Does real gold change color over time?

Under normal conditions, gold should not change color. However, due to use and time, it can be scratched and tarnished, which can damage the aesthetic appearance of gold. Have you ever found a gold ring that had turned copper in color and wondered why? Gold jewelry discolors over time because it's not pure gold. Gold itself doesn't usually change, but it's the other components that tarnish over time.

The discoloration of gold can also be due to poor gold-plating techniques, in which the gold layer is too thin and, eventually, due to friction, wears out, revealing the base material. Gold is one of the least reactive chemical elements. Gold alone or pure gold doesn't combine easily with oxygen, so it stays shiny, doesn't rust or tarnish, again, that's pure gold. In jewelry, it's rare to find a piece that contains only the element pure gold.

Pure gold or 24-karat gold is too soft to be used in jewelry, so it is generally alloyed with other base metals that alter its properties. It's these other base metals alloyed with gold that actually react with or with oxygen, sulfur, and moisture that eventually tarnish your gold jewelry. Although most gold alloys tarnish over time, proper care and polishing can restore them to their original shine. After some time, the silver in Pachi gold jewelry can react with or with oxygen and cause the jewelry to turn black.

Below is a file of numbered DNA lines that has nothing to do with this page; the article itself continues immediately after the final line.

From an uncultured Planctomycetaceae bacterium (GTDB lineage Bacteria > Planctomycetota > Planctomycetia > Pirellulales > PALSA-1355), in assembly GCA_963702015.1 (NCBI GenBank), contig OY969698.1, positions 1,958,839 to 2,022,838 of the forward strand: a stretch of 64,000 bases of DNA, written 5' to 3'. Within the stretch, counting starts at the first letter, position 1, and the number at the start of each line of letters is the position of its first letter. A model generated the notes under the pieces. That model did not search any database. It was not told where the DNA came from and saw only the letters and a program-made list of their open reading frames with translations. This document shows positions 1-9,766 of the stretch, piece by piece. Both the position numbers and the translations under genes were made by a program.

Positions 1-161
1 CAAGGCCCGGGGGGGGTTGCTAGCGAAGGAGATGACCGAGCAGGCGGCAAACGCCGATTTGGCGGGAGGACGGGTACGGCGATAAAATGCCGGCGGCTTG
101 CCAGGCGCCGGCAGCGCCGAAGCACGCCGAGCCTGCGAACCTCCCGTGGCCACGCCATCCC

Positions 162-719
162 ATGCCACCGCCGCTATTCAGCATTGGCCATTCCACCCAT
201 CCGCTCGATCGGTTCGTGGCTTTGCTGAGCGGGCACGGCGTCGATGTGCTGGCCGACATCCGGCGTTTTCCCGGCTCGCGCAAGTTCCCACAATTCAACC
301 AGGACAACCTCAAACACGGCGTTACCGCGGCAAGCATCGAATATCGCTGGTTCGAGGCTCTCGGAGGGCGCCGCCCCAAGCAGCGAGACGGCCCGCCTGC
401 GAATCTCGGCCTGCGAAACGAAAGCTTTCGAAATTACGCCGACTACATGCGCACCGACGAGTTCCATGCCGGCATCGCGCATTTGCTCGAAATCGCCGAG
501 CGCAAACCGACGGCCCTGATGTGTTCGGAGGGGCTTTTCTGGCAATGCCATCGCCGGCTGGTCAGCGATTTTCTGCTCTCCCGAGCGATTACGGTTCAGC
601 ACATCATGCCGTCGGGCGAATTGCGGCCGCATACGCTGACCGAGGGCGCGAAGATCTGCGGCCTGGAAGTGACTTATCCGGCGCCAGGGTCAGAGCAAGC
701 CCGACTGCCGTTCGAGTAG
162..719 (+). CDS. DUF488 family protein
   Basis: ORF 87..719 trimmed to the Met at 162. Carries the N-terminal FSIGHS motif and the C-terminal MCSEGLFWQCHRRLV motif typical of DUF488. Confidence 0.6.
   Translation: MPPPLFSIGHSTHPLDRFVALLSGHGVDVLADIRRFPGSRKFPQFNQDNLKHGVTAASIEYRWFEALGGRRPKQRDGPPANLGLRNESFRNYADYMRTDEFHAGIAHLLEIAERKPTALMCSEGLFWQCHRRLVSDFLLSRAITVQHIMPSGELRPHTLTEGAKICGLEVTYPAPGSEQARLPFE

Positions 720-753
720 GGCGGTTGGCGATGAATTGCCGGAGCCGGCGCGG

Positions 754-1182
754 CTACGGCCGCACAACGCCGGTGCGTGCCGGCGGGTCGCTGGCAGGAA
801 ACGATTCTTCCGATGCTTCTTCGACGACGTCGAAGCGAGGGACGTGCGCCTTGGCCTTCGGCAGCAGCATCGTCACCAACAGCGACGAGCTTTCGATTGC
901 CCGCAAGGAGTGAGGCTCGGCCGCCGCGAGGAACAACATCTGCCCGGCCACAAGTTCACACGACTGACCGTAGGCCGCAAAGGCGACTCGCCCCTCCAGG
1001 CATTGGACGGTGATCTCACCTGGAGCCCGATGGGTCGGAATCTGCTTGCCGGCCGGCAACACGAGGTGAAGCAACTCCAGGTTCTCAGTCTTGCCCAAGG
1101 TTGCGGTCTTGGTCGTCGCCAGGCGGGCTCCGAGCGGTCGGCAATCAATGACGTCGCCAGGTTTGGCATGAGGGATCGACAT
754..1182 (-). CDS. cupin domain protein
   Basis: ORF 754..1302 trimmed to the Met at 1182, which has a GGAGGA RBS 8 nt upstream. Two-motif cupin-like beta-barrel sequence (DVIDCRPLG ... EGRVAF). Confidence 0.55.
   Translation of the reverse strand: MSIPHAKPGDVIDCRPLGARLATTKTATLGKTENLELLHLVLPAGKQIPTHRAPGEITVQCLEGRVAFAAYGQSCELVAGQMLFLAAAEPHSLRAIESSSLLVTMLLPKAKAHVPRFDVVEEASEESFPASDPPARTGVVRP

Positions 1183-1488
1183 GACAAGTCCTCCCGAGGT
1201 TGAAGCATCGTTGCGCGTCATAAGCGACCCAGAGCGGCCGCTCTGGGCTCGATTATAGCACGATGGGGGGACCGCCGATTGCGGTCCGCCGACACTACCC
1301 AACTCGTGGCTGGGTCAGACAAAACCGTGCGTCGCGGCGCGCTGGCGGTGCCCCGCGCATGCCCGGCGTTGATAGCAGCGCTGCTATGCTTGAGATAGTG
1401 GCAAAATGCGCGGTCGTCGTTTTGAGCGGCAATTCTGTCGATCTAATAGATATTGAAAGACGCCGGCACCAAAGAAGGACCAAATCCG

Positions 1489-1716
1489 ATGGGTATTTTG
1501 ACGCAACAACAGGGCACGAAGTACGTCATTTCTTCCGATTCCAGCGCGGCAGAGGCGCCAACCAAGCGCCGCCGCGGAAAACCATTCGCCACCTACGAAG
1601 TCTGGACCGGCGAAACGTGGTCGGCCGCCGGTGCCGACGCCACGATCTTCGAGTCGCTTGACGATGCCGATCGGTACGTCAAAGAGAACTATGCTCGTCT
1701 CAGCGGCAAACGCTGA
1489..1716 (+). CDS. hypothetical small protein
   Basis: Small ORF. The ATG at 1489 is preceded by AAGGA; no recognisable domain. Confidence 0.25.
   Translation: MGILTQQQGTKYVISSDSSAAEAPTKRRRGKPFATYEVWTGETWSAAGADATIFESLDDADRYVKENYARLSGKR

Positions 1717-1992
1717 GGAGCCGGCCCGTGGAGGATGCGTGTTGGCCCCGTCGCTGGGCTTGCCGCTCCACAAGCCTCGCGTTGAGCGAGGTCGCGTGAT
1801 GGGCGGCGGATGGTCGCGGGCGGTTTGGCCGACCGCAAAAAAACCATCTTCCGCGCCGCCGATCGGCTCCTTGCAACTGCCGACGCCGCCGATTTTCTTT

There are even rare circumstances in which jewelry containing high carats of gold has tarnished, but in general the higher the percentage of gold in the alloy, the less likely the gold piece is to tarnish. In general, tarnishing is mainly seen in jewelry that has less than a carat of gold and, generally, in items that have less than 14 carats of gold. However, you can protect its shine and care for your gold jewelry by purchasing a solution that removes the rusty layer that builds up over time. Perspiration, which is essentially rich in sodium chloride (common salt), can cause gold jewelry to tarnish.

These substances, after contact with gold jewelry containing silver and copper alloys, can produce a chemical reaction to produce silver chloride and copper sulfide, which can cause the creation of deep black chemical salts. But pure gold or 24-karat gold is too soft to be used in jewelry, so it is generally alloyed with other base metals. If your gold jewelry looks dull after a long time of use, you can take it to a trusted jeweler so that an expert can clean it thoroughly. Like all plated items, 18-carat gold-plated jewelry tarnishes over time and reveals the metal underneath.

Just because your 22-carat gold jewelry tarnishes doesn't mean it's not real gold; it just means that your gold jewelry isn't “pure” gold or 24-karat gold.